An Affair Of Light And Shadows

Shweta Kaw


With uninterrupted views of the scenic mountains, hotel rama trident is an absolute bliss

The clients intention was to build a hotel offering lavish room sizes at a similar or better quality while at a price cheaper than the five star hotels of that area and that was the benchmark set for the architect. Another important intention was to have a strikingly different facade from the regular boxed arrangement of windows and ornamental balconies looking onto the street to a more novel and fresh approach that would be more thought through.

The design team ensured that the facade dealt with only vertical and horizontal louvres being the main elements interacting with the sunlight and adding to the quality of the space as well as some protection from the direct glare as well as screening the views of the street.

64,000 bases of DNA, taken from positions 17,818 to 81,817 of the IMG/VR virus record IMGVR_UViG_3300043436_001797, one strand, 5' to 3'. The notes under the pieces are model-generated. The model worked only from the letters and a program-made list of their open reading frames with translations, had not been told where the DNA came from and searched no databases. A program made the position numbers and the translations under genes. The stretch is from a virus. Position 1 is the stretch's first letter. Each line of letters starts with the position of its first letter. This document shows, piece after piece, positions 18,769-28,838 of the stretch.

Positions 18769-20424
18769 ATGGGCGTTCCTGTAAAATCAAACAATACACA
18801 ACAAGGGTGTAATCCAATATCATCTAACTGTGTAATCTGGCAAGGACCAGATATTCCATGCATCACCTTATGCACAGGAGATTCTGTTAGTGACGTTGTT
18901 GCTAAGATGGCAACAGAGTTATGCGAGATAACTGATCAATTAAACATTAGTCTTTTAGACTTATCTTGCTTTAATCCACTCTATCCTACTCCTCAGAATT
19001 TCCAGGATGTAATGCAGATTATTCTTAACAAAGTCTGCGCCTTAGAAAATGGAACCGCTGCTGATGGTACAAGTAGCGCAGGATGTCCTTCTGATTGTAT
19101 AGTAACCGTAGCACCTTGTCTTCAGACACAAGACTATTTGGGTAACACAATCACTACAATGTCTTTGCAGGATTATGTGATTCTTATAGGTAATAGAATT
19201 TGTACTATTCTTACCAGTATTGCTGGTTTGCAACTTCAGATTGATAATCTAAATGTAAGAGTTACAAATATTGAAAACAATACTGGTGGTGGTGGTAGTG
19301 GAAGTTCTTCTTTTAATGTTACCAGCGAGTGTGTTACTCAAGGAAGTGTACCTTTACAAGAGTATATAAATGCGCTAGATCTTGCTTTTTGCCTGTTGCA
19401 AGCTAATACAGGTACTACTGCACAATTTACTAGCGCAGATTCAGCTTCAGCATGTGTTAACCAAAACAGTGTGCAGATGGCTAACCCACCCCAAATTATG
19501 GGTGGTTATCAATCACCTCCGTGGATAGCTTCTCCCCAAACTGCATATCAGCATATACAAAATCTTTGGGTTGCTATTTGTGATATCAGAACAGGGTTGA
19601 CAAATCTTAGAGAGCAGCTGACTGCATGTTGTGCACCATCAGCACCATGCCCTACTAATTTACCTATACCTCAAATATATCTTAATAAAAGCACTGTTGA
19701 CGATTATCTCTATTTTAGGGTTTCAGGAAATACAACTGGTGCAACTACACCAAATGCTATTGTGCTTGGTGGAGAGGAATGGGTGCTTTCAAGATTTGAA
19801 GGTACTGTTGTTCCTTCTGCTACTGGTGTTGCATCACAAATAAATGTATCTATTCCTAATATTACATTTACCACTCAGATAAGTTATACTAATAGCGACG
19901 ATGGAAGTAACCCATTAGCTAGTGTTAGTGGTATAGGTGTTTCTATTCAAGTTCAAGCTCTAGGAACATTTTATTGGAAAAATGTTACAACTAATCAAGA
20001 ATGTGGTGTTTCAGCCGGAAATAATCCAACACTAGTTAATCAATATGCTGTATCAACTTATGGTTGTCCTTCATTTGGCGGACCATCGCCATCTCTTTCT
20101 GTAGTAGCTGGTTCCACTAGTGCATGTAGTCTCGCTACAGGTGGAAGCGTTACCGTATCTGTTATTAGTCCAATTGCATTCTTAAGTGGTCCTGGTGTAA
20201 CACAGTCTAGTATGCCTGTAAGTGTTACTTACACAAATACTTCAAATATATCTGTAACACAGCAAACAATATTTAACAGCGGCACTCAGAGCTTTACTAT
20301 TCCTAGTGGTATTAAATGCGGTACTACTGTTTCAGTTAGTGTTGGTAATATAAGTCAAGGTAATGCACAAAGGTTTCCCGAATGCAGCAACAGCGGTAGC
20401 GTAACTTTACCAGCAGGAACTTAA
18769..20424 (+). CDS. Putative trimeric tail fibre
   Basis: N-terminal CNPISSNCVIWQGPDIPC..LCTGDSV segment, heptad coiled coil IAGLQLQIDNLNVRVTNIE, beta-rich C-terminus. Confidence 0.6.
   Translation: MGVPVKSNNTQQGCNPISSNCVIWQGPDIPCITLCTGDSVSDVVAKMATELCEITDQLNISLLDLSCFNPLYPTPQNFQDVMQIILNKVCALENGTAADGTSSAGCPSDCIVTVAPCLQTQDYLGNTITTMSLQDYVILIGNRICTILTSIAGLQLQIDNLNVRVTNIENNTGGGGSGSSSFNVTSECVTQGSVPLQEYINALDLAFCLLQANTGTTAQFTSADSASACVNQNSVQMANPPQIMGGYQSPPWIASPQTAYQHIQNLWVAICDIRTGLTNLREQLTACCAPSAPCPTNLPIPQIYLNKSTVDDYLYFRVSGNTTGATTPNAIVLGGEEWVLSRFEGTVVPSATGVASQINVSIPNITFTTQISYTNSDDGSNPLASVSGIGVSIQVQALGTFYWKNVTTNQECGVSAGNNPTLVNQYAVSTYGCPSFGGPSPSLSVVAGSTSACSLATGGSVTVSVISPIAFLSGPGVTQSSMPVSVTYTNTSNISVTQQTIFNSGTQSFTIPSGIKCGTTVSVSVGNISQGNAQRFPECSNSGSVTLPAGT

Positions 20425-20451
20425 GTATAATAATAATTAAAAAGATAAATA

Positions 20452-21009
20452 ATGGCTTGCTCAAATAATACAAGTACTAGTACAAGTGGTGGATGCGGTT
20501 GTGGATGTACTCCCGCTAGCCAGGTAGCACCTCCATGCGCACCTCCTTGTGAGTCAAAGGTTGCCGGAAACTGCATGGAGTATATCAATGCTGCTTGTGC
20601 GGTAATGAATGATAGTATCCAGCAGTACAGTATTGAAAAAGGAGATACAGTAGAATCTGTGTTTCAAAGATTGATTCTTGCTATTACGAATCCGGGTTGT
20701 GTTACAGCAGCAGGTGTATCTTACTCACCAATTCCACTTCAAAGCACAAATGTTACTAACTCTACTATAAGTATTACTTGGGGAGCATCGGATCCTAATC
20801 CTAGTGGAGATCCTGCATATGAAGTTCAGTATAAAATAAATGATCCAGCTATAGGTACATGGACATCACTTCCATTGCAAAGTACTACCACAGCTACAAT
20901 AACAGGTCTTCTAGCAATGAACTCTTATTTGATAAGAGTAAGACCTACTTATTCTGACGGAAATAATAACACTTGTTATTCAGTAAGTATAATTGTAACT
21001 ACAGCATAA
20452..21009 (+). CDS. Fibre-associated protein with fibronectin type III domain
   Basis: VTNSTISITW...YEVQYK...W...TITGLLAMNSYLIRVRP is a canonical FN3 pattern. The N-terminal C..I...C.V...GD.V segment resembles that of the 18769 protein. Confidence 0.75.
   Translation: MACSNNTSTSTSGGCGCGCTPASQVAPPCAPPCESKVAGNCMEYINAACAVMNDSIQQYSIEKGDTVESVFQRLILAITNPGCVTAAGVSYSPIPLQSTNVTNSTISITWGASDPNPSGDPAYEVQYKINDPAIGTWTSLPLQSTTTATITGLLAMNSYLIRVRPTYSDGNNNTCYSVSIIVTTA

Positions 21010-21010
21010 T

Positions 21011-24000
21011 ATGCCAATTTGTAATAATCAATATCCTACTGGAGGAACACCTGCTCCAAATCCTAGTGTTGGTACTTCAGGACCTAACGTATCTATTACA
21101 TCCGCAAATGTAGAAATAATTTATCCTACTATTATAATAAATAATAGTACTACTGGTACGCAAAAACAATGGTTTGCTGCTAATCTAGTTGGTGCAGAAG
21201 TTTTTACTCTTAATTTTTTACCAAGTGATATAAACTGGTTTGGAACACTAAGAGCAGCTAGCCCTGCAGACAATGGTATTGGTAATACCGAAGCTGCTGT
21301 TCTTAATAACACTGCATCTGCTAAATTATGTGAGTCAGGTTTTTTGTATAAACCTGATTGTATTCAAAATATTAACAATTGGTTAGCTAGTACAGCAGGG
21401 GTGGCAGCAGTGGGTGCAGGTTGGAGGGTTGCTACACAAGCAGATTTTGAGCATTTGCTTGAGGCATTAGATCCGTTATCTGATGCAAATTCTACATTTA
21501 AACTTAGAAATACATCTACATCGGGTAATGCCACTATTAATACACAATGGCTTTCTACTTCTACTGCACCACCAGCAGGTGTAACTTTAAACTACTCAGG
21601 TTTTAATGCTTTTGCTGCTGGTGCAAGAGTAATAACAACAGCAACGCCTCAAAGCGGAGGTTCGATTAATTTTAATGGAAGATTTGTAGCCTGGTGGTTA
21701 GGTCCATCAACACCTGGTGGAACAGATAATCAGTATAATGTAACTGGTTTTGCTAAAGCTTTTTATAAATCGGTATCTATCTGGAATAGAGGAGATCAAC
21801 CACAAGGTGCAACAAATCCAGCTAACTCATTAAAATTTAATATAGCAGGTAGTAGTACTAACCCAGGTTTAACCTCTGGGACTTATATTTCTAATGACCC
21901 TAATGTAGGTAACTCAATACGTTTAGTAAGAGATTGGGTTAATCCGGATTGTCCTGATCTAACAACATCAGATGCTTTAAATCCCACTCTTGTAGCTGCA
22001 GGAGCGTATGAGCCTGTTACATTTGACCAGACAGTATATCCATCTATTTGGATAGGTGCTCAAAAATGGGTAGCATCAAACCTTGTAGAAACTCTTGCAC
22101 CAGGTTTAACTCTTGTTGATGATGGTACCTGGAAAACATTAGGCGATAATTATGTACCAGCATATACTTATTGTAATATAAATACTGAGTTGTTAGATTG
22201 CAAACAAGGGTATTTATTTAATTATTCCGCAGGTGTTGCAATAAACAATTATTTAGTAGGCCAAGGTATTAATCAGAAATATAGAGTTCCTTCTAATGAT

Introducing daylight while balancing the thermal gain was a priority and hence all rooms, restaurant, lobbies and corridors are well washed with daylight throughout the day with absolutely no use of artificial lighting thereby conserving energy as well as reducing the cooling load. The Cantilevered rooms above the ground floor provide sufficient shade to protect the ground floor lobby from getting hot during summers. The design also incorporates terrace gardens at each floor as the visual connect to the green becomes an integral part of the design. Also, the design has integrated green walls (creeper laden boundary wall adding to the greenery of the lawn as well as offering immediate psychological comfort to the visitors in the lobby as well as restaurant) as a critical part of the scheme and hence continued the same language of green in the interiors as well with elaborate planters laid out at every floor.Rare openings on the south west that is mostly blocked with louvres also create an interesting interplay of light and shadow. Extremely well lit and porous lobby allowing the garden as well as mountain views to anyone entering the hotel.